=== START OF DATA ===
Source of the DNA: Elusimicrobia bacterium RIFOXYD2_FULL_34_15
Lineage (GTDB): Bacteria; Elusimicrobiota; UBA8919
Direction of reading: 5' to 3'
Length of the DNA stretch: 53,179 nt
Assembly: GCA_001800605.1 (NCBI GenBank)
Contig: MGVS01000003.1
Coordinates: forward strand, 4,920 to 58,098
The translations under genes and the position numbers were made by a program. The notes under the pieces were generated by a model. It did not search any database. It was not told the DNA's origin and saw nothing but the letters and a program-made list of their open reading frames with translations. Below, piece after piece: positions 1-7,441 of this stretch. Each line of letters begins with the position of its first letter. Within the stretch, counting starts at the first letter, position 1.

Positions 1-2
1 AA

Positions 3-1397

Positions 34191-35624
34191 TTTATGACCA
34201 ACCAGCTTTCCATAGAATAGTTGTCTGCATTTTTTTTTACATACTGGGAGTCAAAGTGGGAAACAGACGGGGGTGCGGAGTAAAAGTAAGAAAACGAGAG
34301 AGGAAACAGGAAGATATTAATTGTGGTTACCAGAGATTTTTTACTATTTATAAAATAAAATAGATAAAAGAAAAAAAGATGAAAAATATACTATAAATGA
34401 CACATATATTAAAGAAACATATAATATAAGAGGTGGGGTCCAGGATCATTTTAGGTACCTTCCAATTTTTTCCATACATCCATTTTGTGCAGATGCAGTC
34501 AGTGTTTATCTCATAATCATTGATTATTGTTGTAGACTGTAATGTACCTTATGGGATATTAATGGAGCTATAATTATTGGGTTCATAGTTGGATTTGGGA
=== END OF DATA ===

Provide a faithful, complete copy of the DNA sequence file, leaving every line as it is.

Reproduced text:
Source of the DNA: Elusimicrobia bacterium RIFOXYD2_FULL_34_15
Lineage (GTDB): Bacteria; Elusimicrobiota; UBA8919
Direction of reading: 5' to 3'
Length of the DNA stretch: 53,179 nt
Assembly: GCA_001800605.1 (NCBI GenBank)
Contig: MGVS01000003.1
Coordinates: forward strand, 4,920 to 58,098
The translations under genes and the position numbers were made by a program. The notes under the pieces were generated by a model. It did not search any database. It was not told the DNA's origin and saw nothing but the letters and a program-made list of their open reading frames with translations. Below, piece after piece: positions 1-7,441 of this stretch. Each line of letters begins with the position of its first letter. Within the stretch, counting starts at the first letter, position 1.

Positions 1-2
1 AA

Positions 3-1397

Positions 34191-35624
34191 TTTATGACCA
34201 ACCAGCTTTCCATAGAATAGTTGTCTGCATTTTTTTTTACATACTGGGAGTCAAAGTGGGAAACAGACGGGGGTGCGGAGTAAAAGTAAGAAAACGAGAG
34301 AGGAAACAGGAAGATATTAATTGTGGTTACCAGAGATTTTTTACTATTTATAAAATAAAATAGATAAAAGAAAAAAAGATGAAAAATATACTATAAATGA
34401 CACATATATTAAAGAAACATATAATATAAGAGGTGGGGTCCAGGATCATTTTAGGTACCTTCCAATTTTTTCCATACATCCATTTTGTGCAGATGCAGTC
34501 AGTGTTTATCTCATAATCATTGATTATTGTTGTAGACTGTAATGTACCTTATGGGATATTAATGGAGCTATAATTATTGGGTTCATAGTTGGATTTGGGA